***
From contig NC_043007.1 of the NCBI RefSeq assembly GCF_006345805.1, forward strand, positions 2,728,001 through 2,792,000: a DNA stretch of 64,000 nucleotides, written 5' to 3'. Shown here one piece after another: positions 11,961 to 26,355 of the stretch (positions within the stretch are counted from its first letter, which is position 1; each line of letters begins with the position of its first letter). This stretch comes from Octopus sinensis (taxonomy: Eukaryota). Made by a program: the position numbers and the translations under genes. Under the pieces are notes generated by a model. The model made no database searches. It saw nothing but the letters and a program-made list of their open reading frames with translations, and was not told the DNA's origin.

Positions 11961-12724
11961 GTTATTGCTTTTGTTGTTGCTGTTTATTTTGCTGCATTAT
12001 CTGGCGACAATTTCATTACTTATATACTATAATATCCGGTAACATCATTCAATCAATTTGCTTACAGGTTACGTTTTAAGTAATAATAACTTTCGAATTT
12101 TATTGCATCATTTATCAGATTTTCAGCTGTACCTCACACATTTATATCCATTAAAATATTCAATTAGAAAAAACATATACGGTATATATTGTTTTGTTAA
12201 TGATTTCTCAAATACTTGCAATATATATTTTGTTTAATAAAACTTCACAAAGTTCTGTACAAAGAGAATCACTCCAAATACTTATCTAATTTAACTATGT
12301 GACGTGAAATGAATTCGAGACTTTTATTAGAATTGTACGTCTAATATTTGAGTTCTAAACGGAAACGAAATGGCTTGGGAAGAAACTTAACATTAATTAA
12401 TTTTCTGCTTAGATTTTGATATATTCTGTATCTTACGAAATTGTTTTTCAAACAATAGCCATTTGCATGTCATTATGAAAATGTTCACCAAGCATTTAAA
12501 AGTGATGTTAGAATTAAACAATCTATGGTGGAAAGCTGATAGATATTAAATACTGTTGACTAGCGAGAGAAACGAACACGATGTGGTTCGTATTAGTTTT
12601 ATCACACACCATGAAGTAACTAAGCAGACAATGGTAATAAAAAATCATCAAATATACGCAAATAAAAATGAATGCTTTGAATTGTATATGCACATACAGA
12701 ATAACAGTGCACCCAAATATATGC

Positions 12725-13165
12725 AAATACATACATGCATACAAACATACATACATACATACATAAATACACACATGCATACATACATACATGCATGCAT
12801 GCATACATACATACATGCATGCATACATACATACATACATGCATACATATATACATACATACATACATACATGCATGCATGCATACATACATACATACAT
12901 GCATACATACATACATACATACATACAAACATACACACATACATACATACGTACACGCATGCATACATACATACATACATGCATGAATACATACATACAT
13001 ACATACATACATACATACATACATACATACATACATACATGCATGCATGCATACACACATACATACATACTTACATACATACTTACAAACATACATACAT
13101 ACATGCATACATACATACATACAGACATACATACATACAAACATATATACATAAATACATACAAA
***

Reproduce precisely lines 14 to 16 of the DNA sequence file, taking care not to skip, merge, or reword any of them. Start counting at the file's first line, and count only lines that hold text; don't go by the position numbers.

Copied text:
12801 GCATACATACATACATGCATGCATACATACATACATACATGCATACATATATACATACATACATACATACATGCATGCATGCATACATACATACATACAT
12901 GCATACATACATACATACATACATACAAACATACACACATACATACATACGTACACGCATGCATACATACATACATACATGCATGAATACATACATACAT
13001 ACATACATACATACATACATACATACATACATACATACATGCATGCATGCATACACACATACATACATACTTACATACATACTTACAAACATACATACAT